Jura Cycle Clothing: Merino Wool Cycling Jersey Review Back to top

Jura Cycle Clothing:
merino wool cycling jersey review 

I came across Jura Cycle Clothing at the Tour of Cambridgeshire. Their well-cut, vintage-styled merino wool cycling jerseys stood out amid a crowded array of stands selling bikes and cycling accessories.

To be honest, I wouldn’t normally buy a retro bike jersey. I’ve got a few merino base layers but I’ve never previously owned a merino cycling jersey. Being an ex-racer, I’ve always put them in the box of too old school/itchy/hot/liable to sag etc etc.

So when Claire, the founder of Jura, offered to send me a merino wool Jura cycling jersey to try I wasn’t sure what to expect.  

On my first outing in the new top, as I was stopped at traffic lights on London’s embankment, a fellow commuter asked me where I got my jersey. A good start!

Since then I’ve worn it on cold mountain passes, sunny Italian roads and London commutes - i.e. in lots of weather conditions. I feel I’ve had the full range of experiences - some amazing, some less so.  

Cyclist wearing Jura Cycle Clothing's New Italian cycling jersey

So, is merino wool really a wonder material for cycling garments?

Below you’ll find the answer, plus full details of how we got on with Jura’s jersey, tips for getting the sizing right, washing merino and when to wear merino!

Full disclosure: Jura Cycle Clothing gave us this New Italian, merino wool cycling top to try, but as you’ll see, the opinions you'll read here are honest and our own. 


One of my favourite things about this merino wool jersey is that it looks super classy. It’s a subtle dark grey with a thin green, white and red band across the chest and around the collar. It’s understated yet striking.

The soft merino is very comfortable and I like the way the collar rises high around the neck.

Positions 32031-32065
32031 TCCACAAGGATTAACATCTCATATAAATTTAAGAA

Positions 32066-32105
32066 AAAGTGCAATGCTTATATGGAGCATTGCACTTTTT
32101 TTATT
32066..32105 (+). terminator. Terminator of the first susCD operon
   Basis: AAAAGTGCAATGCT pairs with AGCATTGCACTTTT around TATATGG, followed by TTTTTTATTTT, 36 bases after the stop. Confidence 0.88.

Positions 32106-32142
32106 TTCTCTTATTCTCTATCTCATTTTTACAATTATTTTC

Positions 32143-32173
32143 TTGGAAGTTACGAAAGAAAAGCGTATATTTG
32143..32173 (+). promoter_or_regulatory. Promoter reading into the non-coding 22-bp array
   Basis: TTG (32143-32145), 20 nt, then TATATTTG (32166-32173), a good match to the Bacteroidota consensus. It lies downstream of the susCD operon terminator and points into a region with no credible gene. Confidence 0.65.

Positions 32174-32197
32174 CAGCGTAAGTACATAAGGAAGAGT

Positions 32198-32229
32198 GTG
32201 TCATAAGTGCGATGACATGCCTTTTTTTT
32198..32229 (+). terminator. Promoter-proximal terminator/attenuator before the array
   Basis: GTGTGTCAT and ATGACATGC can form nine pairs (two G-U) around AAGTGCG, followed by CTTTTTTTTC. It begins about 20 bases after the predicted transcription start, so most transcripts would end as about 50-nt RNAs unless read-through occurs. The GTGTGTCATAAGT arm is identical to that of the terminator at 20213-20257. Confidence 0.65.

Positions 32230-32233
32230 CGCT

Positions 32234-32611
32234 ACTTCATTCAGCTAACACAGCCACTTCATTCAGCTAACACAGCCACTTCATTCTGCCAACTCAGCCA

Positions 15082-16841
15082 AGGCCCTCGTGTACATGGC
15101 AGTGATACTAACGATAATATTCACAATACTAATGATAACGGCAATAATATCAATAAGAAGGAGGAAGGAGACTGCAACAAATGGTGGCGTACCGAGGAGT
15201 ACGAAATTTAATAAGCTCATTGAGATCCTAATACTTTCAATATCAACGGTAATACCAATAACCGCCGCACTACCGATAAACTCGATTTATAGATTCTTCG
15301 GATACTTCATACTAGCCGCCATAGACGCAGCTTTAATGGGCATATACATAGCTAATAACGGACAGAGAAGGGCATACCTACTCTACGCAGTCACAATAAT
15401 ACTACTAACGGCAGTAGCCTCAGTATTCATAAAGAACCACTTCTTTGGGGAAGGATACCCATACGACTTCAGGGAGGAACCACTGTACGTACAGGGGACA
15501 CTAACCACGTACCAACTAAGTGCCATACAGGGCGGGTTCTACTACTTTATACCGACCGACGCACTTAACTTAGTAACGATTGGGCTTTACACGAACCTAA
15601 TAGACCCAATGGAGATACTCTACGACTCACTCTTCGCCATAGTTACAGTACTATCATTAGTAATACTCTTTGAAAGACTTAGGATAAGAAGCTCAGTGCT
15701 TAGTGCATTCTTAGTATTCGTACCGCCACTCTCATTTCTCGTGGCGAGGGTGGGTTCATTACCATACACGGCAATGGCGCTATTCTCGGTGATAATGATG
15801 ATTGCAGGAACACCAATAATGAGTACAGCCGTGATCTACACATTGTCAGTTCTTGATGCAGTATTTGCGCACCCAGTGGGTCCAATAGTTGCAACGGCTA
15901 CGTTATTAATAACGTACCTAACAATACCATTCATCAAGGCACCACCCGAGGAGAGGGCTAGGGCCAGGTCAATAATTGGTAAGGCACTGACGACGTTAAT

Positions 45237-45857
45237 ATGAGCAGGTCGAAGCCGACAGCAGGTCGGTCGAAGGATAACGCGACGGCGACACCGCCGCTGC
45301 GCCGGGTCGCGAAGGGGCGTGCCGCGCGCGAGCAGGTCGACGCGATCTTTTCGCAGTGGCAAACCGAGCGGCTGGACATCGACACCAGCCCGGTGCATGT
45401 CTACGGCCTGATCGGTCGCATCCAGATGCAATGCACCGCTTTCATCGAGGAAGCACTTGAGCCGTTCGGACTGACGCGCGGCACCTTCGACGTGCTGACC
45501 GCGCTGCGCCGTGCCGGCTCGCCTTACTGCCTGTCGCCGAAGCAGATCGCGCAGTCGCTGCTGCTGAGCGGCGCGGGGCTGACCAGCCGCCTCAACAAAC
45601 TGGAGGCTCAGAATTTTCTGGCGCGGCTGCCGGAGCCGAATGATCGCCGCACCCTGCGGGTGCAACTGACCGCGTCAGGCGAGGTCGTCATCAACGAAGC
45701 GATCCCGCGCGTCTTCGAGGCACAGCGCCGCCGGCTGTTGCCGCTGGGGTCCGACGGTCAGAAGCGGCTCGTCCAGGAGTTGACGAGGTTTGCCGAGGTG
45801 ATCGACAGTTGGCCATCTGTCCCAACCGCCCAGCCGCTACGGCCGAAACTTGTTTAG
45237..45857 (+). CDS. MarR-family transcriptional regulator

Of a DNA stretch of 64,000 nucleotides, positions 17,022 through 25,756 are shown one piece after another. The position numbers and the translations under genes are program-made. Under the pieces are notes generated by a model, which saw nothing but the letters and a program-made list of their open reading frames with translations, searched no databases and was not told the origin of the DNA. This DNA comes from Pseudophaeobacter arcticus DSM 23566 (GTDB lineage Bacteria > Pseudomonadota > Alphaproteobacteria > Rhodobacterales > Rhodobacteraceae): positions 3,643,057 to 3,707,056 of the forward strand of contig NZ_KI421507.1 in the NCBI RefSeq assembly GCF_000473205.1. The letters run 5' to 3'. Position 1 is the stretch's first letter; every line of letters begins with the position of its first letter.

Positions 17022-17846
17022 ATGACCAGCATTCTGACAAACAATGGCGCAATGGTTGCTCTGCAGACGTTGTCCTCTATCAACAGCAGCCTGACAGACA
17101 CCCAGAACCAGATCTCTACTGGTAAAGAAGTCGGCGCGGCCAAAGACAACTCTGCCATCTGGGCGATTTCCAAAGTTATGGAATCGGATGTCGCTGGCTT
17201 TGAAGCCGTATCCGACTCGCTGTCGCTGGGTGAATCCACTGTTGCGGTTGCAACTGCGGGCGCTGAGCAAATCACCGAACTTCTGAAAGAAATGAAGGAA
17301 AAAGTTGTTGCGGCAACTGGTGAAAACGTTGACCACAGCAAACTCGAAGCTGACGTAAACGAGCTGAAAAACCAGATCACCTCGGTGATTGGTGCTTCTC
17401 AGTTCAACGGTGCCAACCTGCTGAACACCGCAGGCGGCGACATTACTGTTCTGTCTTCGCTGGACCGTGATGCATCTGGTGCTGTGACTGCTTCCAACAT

The jersey has got a touch of vintage about it, but it’s not a full on retro style cycling jersey. It could almost be something you’d wear casually were it not for the three back pockets.

Each back pocket has a button closure at the top. When I first looked at these I wondered if the buttons would make it a headache to access the pockets. Actually I don’t end up opening and closing the button at all - I just slip things in and out, around the button. The button just serves to hold the edge of the pocket up since it’s not elasticated.

One thing to note is that unlike many jerseys these days, Jura’s top doesn’t have any high vis features. If you’re concerned, you just need to ensure you wear these on your other clothing instead.

Jura’s cycling jersey is unisex.  Of all their designs, I think the New Italian jersey I tried has probably got the most masculine colours in it - if you’re a woman after a merino cycling jersey, check out the whole of Jura’s vintage-esque cycling jersey range before deciding.

A final point on the design - Jura are able to personalise the designs. So you can get a custom wool cycling jersey designed with things like your name, team strip, club, logo, charity, company or mountain added. How cool is that?!

Cyclist wearing a Jura Cycle Clothing New Italian merino cycling jersey UK
cycling on the Muro di Sormano in merino wool cycling apparel
Back view of a Jura cycle clothing meino wool cycling jersey UK



Unlike many ‘merino wool’ bike jerseys that are blended with a technical material, this one is made from 100% merino wool from Italy.

The result is a jersey that you’ll pull from its wrapper and stroke a few times just to appreciate the softness of the wool!

I tend to always wear a base layer under a jersey but, even then, Jura’s cycling top feels very luxurious. Who knows, given how lovely this top feels to wear and the fact it doesn’t get smelly, given some time I may even abandon the vest when wearing my Jura jersey.


My measurements are 1.80m (5"9') tall, 74kg (11.5 stone), with 96.5cm (38 inch) chest.

According to the sizing chart, I should have been a medium. However the tops are designed to be quite loose and I’m used to a tighter racer fit. I opted for size small and am very happy with the sizing across my chest. The length in the body is also good. The arms are a little shorter than I’m used to, but still acceptable.